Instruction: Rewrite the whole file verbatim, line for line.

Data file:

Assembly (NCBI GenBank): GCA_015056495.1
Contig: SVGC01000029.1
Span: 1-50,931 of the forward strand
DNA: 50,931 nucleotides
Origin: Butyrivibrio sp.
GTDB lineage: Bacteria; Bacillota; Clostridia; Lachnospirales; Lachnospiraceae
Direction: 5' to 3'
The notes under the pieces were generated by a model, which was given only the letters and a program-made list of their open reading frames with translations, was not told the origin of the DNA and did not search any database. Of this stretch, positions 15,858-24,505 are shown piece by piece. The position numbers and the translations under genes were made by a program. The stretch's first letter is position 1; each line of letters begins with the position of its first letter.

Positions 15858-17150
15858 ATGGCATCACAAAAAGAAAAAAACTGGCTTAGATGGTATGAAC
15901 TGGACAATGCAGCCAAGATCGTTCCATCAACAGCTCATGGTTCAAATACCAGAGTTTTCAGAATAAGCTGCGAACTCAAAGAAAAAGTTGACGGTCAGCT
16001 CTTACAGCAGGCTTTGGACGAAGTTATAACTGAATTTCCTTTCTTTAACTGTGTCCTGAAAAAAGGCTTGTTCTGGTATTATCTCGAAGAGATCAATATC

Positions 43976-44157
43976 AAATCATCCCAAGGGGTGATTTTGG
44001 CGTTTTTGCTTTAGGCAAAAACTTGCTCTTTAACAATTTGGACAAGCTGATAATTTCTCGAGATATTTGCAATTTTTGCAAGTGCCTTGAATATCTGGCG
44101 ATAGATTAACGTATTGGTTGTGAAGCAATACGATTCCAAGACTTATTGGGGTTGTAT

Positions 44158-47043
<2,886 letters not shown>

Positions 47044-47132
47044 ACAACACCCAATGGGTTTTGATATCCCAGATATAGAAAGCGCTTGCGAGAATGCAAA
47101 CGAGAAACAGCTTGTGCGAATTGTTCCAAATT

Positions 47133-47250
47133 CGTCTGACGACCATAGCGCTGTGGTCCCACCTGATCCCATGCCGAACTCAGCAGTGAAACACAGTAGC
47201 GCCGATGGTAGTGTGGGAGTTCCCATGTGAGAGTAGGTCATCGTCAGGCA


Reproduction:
Assembly (NCBI GenBank): GCA_015056495.1
Contig: SVGC01000029.1
Span: 1-50,931 of the forward strand
DNA: 50,931 nucleotides
Origin: Butyrivibrio sp.
GTDB lineage: Bacteria; Bacillota; Clostridia; Lachnospirales; Lachnospiraceae
Direction: 5' to 3'
The notes under the pieces were generated by a model, which was given only the letters and a program-made list of their open reading frames with translations, was not told the origin of the DNA and did not search any database. Of this stretch, positions 15,858-24,505 are shown piece by piece. The position numbers and the translations under genes were made by a program. The stretch's first letter is position 1; each line of letters begins with the position of its first letter.

Positions 15858-17150
15858 ATGGCATCACAAAAAGAAAAAAACTGGCTTAGATGGTATGAAC
15901 TGGACAATGCAGCCAAGATCGTTCCATCAACAGCTCATGGTTCAAATACCAGAGTTTTCAGAATAAGCTGCGAACTCAAAGAAAAAGTTGACGGTCAGCT
16001 CTTACAGCAGGCTTTGGACGAAGTTATAACTGAATTTCCTTTCTTTAACTGTGTCCTGAAAAAAGGCTTGTTCTGGTATTATCTCGAAGAGATCAATATC

Positions 43976-44157
43976 AAATCATCCCAAGGGGTGATTTTGG
44001 CGTTTTTGCTTTAGGCAAAAACTTGCTCTTTAACAATTTGGACAAGCTGATAATTTCTCGAGATATTTGCAATTTTTGCAAGTGCCTTGAATATCTGGCG
44101 ATAGATTAACGTATTGGTTGTGAAGCAATACGATTCCAAGACTTATTGGGGTTGTAT

Positions 44158-47043
<2,886 letters not shown>

Positions 47044-47132
47044 ACAACACCCAATGGGTTTTGATATCCCAGATATAGAAAGCGCTTGCGAGAATGCAAA
47101 CGAGAAACAGCTTGTGCGAATTGTTCCAAATT

Positions 47133-47250
47133 CGTCTGACGACCATAGCGCTGTGGTCCCACCTGATCCCATGCCGAACTCAGCAGTGAAACACAGTAGC
47201 GCCGATGGTAGTGTGGGAGTTCCCATGTGAGAGTAGGTCATCGTCAGGCA